Budget 2023: Agency for External Trade and Investment; New Economic Zones (haven’t we heard this before?); National Productivity Commission, International Trade Office; Department for Cinnamon Industry; Institution to Study History of Sri Lanka; Presidential Commission on Taxation (haven’t we heard this before?); Data Protection Authority; National Operations Centre; Microfinance and Credit Regulatory Authority; Laboratory for Excise Department and a Presidential Task Force to monitor and implement all budget proposals.

Budget 2022: Client Charter for every government institution; Integrated Results Based Management System; Three-wheeler Regulatory Authority (where is it?); Act on Rights of the Differently-abled; Green Agricultural Development Act; and an in-depth analysis and review on the procedures followed by the Board of Investment in attracting foreign investment.

Budget 2021: National Development Banking Corporation – merging the State Mortgage and Investment Bank, the Housing Development Finance Corporation and the Pradeshiya Sanwardhana Bank.

Budget 2017: Increase export earnings from tea to US$5 billion by 2020 (not achieved maybe due to the COVID-19 crisis); Scholarship scheme –  to enable the undergraduate students of the 17 state universities who are the top three in the Faculties of Engineering, Medicine, Bio and Physical Science, Accountancy, Finance and Law to get scholarships at top universities around the world such as Harvard, MIT, Oxford, Cambridge to follow post-graduate studies up to PhD level; Office of the National Business Registry; Unique Craft Marketing Centre in Colombo; Investment Inflow Management Act; EXIM Bank; Four Free Trade Zones targeting new industries in Kalutara, Ratnapura, Puttalam and Vavuniya districts; and listing on the stock market non-strategic enterprises such as Hyatt, Grand Oriental Hotel, Waters Edge, West Coast, Manthai Salt, Hambantota Salt and Hilton during 2017.

Budget 2014: $150 million provided to SriLankan Airlines and $50 million to Mihin Lanka (which has been scrapped); turnaround in the fortunes of Ceylon Petroleum Corporation with reduced losses (what is the situation now?); and buying more ships for the Sri Lanka Shipping Corporation (if that was done, it would have helped in carrying crude oil).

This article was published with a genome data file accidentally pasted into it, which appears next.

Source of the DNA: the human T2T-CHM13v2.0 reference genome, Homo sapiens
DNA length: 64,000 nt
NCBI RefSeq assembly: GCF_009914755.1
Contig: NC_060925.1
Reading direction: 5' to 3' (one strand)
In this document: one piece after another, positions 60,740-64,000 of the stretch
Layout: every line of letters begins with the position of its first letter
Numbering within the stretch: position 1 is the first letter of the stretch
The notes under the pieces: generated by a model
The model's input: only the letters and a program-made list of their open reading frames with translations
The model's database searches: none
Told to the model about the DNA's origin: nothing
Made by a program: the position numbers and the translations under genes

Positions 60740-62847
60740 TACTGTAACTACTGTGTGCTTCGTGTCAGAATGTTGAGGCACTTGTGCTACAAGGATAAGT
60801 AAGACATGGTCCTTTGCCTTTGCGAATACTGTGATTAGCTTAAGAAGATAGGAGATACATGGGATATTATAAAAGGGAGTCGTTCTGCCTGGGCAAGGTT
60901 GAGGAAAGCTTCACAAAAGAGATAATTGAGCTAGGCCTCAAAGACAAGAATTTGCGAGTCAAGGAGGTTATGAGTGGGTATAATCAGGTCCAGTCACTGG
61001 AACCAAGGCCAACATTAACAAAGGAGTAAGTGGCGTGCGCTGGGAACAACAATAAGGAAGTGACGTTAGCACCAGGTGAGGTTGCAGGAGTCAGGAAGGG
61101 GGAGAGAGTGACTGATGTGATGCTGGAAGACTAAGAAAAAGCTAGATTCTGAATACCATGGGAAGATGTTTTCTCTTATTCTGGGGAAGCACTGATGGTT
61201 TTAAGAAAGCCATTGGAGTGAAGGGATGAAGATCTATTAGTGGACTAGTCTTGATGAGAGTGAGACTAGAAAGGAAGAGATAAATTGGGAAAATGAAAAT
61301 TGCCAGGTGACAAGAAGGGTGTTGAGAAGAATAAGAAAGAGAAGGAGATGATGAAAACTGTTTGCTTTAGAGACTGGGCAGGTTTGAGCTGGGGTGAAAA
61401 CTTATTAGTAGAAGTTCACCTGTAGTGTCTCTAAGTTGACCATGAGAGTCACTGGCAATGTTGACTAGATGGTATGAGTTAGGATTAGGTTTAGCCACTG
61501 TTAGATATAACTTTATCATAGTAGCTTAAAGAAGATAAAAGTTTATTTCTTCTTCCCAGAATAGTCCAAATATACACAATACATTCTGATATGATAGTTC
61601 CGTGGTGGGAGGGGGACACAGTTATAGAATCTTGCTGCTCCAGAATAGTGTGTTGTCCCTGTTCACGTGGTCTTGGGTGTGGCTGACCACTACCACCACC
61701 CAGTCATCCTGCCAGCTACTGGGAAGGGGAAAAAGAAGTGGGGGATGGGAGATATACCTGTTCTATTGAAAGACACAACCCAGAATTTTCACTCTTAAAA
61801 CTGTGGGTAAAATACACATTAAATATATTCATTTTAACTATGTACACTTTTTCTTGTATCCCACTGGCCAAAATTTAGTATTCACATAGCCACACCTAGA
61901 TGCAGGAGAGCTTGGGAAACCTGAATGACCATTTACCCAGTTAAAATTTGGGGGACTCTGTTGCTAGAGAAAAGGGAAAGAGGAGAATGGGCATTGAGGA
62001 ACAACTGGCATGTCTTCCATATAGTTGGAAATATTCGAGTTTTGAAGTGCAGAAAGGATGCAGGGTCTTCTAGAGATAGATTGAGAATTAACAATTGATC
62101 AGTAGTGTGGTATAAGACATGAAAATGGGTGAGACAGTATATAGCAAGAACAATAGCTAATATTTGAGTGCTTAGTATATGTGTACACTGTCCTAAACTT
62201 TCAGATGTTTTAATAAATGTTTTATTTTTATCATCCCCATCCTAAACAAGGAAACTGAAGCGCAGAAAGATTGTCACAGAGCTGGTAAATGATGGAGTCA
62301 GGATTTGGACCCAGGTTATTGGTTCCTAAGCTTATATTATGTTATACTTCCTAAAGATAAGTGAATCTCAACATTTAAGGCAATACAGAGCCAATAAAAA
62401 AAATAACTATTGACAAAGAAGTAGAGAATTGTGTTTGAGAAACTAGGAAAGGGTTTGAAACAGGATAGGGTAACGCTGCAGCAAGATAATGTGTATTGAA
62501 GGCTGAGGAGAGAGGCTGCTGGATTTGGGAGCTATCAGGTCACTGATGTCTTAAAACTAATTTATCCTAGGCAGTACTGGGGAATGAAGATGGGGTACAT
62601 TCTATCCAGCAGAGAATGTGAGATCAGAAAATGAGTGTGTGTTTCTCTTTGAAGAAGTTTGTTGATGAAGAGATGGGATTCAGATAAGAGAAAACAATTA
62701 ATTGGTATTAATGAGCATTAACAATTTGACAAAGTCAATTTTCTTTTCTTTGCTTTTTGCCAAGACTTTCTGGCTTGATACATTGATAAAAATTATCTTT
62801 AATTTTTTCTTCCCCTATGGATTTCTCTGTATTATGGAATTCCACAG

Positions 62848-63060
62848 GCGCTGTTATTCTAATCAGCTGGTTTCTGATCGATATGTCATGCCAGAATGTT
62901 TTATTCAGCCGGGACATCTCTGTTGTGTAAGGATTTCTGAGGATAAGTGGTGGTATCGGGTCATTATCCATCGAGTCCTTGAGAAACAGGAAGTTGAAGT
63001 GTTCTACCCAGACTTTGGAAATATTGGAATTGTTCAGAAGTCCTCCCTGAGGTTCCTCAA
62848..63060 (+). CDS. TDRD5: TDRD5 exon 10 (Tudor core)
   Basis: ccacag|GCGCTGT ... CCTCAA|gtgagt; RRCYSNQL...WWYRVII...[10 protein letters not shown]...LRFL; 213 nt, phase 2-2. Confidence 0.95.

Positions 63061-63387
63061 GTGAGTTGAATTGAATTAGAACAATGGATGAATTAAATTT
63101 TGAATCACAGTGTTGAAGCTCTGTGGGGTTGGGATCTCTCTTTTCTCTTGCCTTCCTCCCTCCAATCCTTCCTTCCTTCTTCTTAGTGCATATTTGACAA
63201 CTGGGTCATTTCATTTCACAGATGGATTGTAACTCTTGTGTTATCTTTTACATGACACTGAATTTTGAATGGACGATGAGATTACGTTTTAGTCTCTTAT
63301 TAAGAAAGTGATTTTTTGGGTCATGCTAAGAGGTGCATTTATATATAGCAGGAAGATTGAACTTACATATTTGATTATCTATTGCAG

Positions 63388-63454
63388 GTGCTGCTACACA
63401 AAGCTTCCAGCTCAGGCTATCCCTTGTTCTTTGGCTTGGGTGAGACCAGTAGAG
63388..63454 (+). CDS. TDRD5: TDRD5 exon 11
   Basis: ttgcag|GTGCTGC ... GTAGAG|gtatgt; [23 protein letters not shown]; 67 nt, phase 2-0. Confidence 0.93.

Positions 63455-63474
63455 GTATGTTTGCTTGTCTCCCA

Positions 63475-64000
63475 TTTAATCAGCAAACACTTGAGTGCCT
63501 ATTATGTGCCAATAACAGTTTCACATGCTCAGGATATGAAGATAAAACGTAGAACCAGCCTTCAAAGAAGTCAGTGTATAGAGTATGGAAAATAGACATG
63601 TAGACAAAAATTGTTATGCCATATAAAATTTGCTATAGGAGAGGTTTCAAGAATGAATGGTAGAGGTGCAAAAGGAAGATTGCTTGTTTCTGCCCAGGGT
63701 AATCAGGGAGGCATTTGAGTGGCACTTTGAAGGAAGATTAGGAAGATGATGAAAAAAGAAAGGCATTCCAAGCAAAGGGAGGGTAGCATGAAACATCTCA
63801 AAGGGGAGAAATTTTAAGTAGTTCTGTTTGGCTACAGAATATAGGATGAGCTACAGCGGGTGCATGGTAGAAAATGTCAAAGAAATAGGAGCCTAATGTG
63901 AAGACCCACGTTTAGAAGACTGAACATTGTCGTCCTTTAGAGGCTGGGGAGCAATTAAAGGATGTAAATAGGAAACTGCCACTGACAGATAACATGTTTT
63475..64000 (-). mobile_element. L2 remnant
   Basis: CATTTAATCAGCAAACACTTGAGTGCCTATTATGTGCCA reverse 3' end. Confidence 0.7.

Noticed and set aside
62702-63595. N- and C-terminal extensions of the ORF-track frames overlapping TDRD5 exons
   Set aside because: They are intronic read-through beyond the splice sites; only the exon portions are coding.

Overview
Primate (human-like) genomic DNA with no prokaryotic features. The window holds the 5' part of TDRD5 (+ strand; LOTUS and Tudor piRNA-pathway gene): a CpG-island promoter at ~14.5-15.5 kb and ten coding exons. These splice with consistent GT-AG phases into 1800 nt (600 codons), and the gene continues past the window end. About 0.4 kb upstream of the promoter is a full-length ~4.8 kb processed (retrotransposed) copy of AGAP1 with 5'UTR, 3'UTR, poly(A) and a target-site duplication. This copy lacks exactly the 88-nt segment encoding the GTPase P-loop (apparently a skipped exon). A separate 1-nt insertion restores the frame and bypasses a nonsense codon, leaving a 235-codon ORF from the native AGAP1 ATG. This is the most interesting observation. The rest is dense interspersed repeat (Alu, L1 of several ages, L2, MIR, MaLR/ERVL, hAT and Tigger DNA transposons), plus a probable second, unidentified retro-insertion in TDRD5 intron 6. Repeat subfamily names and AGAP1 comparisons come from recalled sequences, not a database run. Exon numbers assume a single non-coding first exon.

These are, as I said earlier, a random selection of new institutions and new policies announced in previous budgets. Unfortunately, due to deep divisions between political parties, no Finance Minister is willing to continue the good proposals of his predecessor – even if they are beneficial to the nation and its people.

The only consistency seen in recent budgets is the focus on privatising or bringing in private management in the public-private partnerships’ model of a number of state institutions like SriLankan Airlines, Sri Lanka Telecom (a Malaysian entity already has a 49 per cent stake and the company has been doing well, so why change the status quo?), Ceylon Electricity Board, Ceylon Petroleum Corporation and Insurance Corporation among others.

Phew… I ended the conversation with Arty, I was drained and looked at the margosa tree for inspiration and to take a breather.

Api giya sumane sakachcha kara wage, aya-weye apita kisi deyak nae  (As we discussed last week, there was nothing in the budget for us),” said Kussi Amma Sera.

Okkama wenne aya-weyen pita-ne (Everything happens outside),” noted Mabel Rasthiyadu, while Serapina added: “Api den balanna oney Aldoris eyage kaema wala mila wedi karaida kiyala (We should see whether Aldoris will increase the prices of his goods).”

As we eternally live in hope, let us hope the proposed Presidential Task Force (if it ever gets off the ground) to monitor and implement all budget proposals will fill this vacuum in budget-making and delivery.